LLPH urges a STRONG NO vote on H.R. 2642, the conference report of the Farm Bill. First, this bill cost nearly $1 TRILLION, money that our country does not have. It includes massive subsidies and does hardly any reforms to the SNAP program. And more importantly, it does not keep separate the SNAP portions and subsidies portion of the bill.
Heritage Action explains further:
America is more than $17 trillion in debt, yet the bill is estimated to cost $956 billion. Proponents claim it will reduce the deficit, but it is actually a 57-percent increase in the baseline from the 2008 bill, which was projected to cost $604 billion. Not surprisingly, the 2008 bill actually ended up costing much more. As Politico rightly noted earlier this week, “any cost estimate is suspect after the drop in corn prices over the summer. Cash sales were just $4.10 per bushel.” Heritage previously warned “the bigger problem with the CBO estimate is that it presumes that commodity prices will stay at or near record highs.” Indeed, the latest CBO score reflects that trend.
Heritage also explains that while some bad subsidies and program were removed, lawmakers replaced them with even riskier taxpayer-funded programs.The inclusion of the Senate’s Agriculture Risk Coverage (ARC) program is of deep concern. An initial CBO score suggested the average cost of about $2.9 billion per year, but an analysis by the American Enterprise Institute found the program “could cost as much as $7 billion annually based on the 15-year historical average price.” The inclusion of the House’s Price Loss Coverage (PLC) program is similarly problematic, setting the baseline for these commodity prices higher than what would be necessary to cover major losses. These baseline scoring gimmicks could wipe out all the “savings” that negotiators are touting in the conference report.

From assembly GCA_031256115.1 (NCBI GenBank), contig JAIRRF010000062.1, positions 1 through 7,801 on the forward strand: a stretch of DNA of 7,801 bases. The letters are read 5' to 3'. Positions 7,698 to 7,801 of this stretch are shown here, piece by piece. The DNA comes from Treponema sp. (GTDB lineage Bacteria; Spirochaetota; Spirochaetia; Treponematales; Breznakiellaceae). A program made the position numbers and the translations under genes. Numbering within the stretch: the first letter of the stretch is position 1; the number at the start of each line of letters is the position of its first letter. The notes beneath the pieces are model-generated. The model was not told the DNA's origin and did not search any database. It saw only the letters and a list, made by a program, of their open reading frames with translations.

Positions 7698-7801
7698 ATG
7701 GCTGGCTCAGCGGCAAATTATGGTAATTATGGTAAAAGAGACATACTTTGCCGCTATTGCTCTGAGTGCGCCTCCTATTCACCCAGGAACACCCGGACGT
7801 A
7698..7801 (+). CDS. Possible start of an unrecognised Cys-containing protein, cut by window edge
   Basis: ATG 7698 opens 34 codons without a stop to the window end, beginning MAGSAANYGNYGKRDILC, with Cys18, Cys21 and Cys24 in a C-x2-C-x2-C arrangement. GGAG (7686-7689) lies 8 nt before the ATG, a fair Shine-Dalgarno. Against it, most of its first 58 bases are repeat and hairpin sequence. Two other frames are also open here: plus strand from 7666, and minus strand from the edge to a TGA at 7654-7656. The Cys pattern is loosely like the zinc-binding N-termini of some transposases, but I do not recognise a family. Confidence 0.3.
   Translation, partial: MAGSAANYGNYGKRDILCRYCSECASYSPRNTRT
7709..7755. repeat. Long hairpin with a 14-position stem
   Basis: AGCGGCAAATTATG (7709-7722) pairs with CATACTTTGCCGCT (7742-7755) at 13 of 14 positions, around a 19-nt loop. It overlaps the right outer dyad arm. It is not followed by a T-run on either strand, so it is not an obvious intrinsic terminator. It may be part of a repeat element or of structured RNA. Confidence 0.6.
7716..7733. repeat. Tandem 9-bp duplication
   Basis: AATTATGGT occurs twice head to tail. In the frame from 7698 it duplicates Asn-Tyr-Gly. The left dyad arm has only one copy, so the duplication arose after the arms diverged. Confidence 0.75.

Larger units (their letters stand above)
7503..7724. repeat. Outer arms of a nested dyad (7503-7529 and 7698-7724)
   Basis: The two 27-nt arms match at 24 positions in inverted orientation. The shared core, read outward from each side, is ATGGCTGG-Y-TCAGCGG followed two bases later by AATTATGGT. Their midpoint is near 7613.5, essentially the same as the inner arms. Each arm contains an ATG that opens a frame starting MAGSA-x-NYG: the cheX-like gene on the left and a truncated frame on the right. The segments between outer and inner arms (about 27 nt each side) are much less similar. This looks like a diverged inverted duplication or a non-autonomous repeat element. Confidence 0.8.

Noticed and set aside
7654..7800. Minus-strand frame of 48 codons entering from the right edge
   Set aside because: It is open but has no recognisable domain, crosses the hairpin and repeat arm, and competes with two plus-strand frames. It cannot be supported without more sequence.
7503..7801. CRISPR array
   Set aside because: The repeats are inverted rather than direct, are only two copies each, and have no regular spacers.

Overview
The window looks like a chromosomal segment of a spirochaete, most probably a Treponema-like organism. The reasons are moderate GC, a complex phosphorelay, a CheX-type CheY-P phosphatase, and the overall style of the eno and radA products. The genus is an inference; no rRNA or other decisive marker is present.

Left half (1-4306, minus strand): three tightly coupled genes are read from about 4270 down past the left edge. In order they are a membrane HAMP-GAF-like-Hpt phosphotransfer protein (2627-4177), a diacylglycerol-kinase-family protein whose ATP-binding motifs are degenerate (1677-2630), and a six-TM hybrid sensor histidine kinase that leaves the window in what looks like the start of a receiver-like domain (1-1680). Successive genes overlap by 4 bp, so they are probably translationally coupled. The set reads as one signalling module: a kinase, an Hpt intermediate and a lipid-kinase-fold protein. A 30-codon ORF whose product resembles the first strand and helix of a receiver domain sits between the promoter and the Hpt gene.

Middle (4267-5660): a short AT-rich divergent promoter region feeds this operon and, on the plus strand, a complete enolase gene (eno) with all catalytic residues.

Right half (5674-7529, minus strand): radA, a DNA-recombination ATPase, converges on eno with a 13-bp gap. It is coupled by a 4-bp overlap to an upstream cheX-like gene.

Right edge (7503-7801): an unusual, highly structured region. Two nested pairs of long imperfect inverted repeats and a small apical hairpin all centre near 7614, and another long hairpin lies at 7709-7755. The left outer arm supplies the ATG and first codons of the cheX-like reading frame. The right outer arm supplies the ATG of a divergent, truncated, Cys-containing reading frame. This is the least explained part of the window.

The bill contains many smaller provisions too. For example, in a win for Senate negotiators, it will include $881 million in mandatory funding for the Agriculture Department renewable energy and biofuels programs. According to E&E News, the bill would also, for the first time, “make renewable chemicals eligible for funding under biorefinery and biomass assistance programs and support crops grown purposefully for the bio-based products industry.”
Finally, farmers are currently carrying far less debt compared to their very strong assets. Net farm income is expected to reach “a remarkable $128.2 billion this year – the highest level since 1973,” making the aforementioned farm programs all but insanity. The “farm” bill means more expenses for taxpayers and higher costs for consumers. It means more unnecessary government dependence for wealthy farmers and food stamp recipients.
LLPH opposes the H.R. 2642, the Farm Bill Conference Report, and urges members of both houses to vote NO on this bill. We will include this vote in our scorecard. Let’s get back to common sense and fiscal responsibility.